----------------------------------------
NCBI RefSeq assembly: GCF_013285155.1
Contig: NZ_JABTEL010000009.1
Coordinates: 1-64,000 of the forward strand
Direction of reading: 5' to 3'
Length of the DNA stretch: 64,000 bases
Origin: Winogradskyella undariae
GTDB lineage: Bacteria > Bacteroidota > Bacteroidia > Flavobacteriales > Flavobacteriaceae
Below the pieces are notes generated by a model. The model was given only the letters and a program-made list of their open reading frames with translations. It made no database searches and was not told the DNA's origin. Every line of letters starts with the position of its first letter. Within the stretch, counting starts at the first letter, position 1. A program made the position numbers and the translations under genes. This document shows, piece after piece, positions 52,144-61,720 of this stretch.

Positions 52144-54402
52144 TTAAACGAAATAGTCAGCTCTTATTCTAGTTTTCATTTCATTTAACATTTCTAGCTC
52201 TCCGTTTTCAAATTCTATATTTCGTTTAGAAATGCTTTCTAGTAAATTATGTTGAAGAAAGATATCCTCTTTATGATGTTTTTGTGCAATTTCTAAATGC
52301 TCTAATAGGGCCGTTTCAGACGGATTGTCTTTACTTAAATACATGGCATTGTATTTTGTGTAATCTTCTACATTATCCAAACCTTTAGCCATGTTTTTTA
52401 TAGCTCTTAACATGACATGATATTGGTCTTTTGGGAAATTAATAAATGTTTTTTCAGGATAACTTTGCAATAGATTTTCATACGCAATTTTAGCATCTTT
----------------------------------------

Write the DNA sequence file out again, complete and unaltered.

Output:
NCBI RefSeq assembly: GCF_013285155.1
Contig: NZ_JABTEL010000009.1
Coordinates: 1-64,000 of the forward strand
Direction of reading: 5' to 3'
Length of the DNA stretch: 64,000 bases
Origin: Winogradskyella undariae
GTDB lineage: Bacteria > Bacteroidota > Bacteroidia > Flavobacteriales > Flavobacteriaceae
Below the pieces are notes generated by a model. The model was given only the letters and a program-made list of their open reading frames with translations. It made no database searches and was not told the DNA's origin. Every line of letters starts with the position of its first letter. Within the stretch, counting starts at the first letter, position 1. A program made the position numbers and the translations under genes. This document shows, piece after piece, positions 52,144-61,720 of this stretch.

Positions 52144-54402
52144 TTAAACGAAATAGTCAGCTCTTATTCTAGTTTTCATTTCATTTAACATTTCTAGCTC
52201 TCCGTTTTCAAATTCTATATTTCGTTTAGAAATGCTTTCTAGTAAATTATGTTGAAGAAAGATATCCTCTTTATGATGTTTTTGTGCAATTTCTAAATGC
52301 TCTAATAGGGCCGTTTCAGACGGATTGTCTTTACTTAAATACATGGCATTGTATTTTGTGTAATCTTCTACATTATCCAAACCTTTAGCCATGTTTTTTA
52401 TAGCTCTTAACATGACATGATATTGGTCTTTTGGGAAATTAATAAATGTTTTTTCAGGATAACTTTGCAATAGATTTTCATACGCAATTTTAGCATCTTT